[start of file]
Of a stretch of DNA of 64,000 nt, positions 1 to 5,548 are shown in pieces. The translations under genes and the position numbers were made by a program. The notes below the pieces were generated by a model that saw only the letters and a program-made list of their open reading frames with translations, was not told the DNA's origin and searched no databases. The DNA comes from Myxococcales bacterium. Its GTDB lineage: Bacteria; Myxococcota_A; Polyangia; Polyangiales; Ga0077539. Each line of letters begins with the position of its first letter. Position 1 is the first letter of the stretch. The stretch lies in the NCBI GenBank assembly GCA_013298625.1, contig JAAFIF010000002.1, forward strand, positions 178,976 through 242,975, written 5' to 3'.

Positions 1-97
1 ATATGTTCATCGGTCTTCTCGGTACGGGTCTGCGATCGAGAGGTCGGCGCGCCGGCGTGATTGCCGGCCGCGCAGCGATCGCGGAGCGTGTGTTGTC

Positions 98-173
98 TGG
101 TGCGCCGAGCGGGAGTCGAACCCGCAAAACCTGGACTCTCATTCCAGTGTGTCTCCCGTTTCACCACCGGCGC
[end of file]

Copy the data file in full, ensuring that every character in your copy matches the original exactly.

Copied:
Of a stretch of DNA of 64,000 nt, positions 1 to 5,548 are shown in pieces. The translations under genes and the position numbers were made by a program. The notes below the pieces were generated by a model that saw only the letters and a program-made list of their open reading frames with translations, was not told the DNA's origin and searched no databases. The DNA comes from Myxococcales bacterium. Its GTDB lineage: Bacteria; Myxococcota_A; Polyangia; Polyangiales; Ga0077539. Each line of letters begins with the position of its first letter. Position 1 is the first letter of the stretch. The stretch lies in the NCBI GenBank assembly GCA_013298625.1, contig JAAFIF010000002.1, forward strand, positions 178,976 through 242,975, written 5' to 3'.

Positions 1-97
1 ATATGTTCATCGGTCTTCTCGGTACGGGTCTGCGATCGAGAGGTCGGCGCGCCGGCGTGATTGCCGGCCGCGCAGCGATCGCGGAGCGTGTGTTGTC

Positions 98-173
98 TGG
101 TGCGCCGAGCGGGAGTCGAACCCGCAAAACCTGGACTCTCATTCCAGTGTGTCTCCCGTTTCACCACCGGCGC